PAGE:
With William Voge out as chairman and managing partner of Latham & Watkins after an exchange of inappropriate messages with a woman not tied to the firm, a natural question follows: Who’s likely to replace him, and how soon?

As it stands, the answer is far from clear. Voge, who had taken the leadership position in 2015 after a 2014 election to replace longtime firm leader Robert Dell, resigned on Tuesday in light of what Latham described as “the exchange of communications of a sexual nature with a woman whom he has never met in person and who has no connection to the firm.”

Latham went on to say in its statement that the two vice chairs under Voge, Silicon Valley-based Ora Fisher and London-based Richard Trobman, a finance partner who became a vice chairman in February 2017, would lead the firm as interim co-chairs.

As the firm grapples with Voge’s sudden departure, which became public just a day before The American Lawyer reported that Latham was supplanted by Kirkland & Ellis at the top of the Am Law 100 law firm financial rankings, it’s possible that Fisher and Trobman might be considered as full-time replacements.

Fisher has held multiple leadership roles at Latham during the nearly three decades since she joined the firm in 1991. As vice chairwoman, she has had a hand in shaping Latham’s strategy and has focused on client relations, lateral partner recruitment and partner performance, according to the firm’s website. Trobman, who also has been at Latham since 1991, balances his leadership role with an active practice that focuses on capital markets work, including securities offerings, restructuring, and mergers and acquisitions.

But Fisher and Trobman are also joined on Latham’s current executive committee by six other partners: Washington-based white-collar lawyer Alice Fisher; New York-based corporate lawyer James Gorton; Chicago finance partner Brad Kotler; Orange County, California-based financial institutions litigator Michele Johnson; London-based corporate partner Martin Saywell; and New York corporate partner Lisa Watts.

There could, of course, also be competition from others, such as former executive committee members, a group that would include the two partners who were finalists in the election process that ultimately put Voge at the top of Latham’s leadership: Jeffrey Greenberg, a project finance partner and managing partner of the firm’s Los Angeles office who came in second to Voge in a run-off election in 2014, and Washington, D.C.-based private equity partner Paul Sheridan Jr., who was a third finalist in the run to succeed Dell.

As another alternative, Latham could opt to look outside of its long-standing leaders and senior partners and consider someone who has top leadership experience, someone such as Juan Picón, who was global co-chairman of DLA Piper before joining Latham in November. Picón now heads Latham’s office in Madrid, but at DLA Piper he not only helped lead an international legal enterprise as part of a small leadership team at the head of the firm, but also was respected as a corporate rainmaker and a charismatic leader with extensive global management experience. Under Voge’s leadership and Dell’s before that, Latham has placed an emphasis on its international work and expanded its global reach.

It is unclear whether Picón would want the job, however. Aside from the fact that he has not been at Latham for long, DLA Piper said at the time of Picón’s departure from the firm that his decision was motivated in part by family considerations, as the demands of a management role at a global firm saw him spend more than half of his time away from his Madrid home.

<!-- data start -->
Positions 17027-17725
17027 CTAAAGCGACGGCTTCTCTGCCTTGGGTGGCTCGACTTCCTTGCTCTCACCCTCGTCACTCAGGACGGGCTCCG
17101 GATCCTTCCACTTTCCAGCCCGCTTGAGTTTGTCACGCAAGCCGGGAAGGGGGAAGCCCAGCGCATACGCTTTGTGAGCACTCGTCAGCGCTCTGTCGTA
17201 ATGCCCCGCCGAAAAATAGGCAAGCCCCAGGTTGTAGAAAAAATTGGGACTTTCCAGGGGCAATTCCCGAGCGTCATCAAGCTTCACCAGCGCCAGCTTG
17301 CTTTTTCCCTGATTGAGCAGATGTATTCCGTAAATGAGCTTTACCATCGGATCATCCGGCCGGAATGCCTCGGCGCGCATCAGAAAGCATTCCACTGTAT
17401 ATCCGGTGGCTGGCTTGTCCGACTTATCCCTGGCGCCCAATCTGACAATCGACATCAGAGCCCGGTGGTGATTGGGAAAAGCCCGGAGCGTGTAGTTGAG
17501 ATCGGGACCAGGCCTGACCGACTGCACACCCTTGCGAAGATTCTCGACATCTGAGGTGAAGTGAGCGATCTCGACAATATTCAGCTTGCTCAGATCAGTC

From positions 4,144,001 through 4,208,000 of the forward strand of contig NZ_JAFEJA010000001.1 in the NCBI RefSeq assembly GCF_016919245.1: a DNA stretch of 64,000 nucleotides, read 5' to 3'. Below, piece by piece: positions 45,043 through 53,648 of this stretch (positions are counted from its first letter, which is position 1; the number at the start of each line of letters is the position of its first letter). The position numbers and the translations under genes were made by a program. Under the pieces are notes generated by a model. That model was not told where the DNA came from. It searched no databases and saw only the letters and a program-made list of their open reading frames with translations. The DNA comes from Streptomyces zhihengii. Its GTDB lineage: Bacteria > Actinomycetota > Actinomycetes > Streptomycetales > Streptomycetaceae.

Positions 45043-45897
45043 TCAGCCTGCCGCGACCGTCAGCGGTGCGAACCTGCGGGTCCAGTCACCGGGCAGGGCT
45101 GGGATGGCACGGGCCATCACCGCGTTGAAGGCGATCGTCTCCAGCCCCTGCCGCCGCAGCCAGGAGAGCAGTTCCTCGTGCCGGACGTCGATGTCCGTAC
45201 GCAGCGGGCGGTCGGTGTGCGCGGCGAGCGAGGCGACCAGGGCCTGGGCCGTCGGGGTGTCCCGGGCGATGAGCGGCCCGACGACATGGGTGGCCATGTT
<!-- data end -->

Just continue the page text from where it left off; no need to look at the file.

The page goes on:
Contacted at his office on Thursday, Sheridan referred The American Lawyer to Latham’s public relations team.

“I don’t think we have anything to talk about,” Sheridan said in a brief phone call. Calls to several other senior partners, including Greenberg and Picón, either went unanswered or prompted additional referrals to the firm’s communications staff.

Responding to an inquiry about the potential plan to replace Voge, a Latham spokeswoman said in an email, “We don’t have anything further to add at this time.” The spokeswoman didn’t respond to a follow-up email seeking confirmation of who currently composes the firm’s full executive committee.

Aside from the question of who might take Voge’s spot, it’s also unclear as of Thursday what the process will entail and for how long it would go on. As The American Lawyer reported in 2014,  when Voge was elected to replace Dell after his roughly two decades at the helm, the leadership transition involved a monthslong process.

Some 38 candidates threw their hats into the ring initially, and as that number was winnowed down, the three finalists—Voge, Sheridan and Greenberg—embarked on an intense tour of the firm’s different offices. Their roadshow involved meeting with partners throughout the firm while also juggling their daily practice responsibilities. In the end, after about eight months of campaigning, all three told The American Lawyer that they believed the process was transparent, open and gave Latham partners a full chance to participate.

“Partners in our firm now really own and embrace their decision,” Voge said at the time.

Whatever process Latham goes through this time as it replaced Voge will have to happen earlier than the firm likely expected. Voge, who was 57 when elected chairman, said in 2014 that he planned to stay through one five-year term.

That would have ended almost two years from now, at the start of 2020.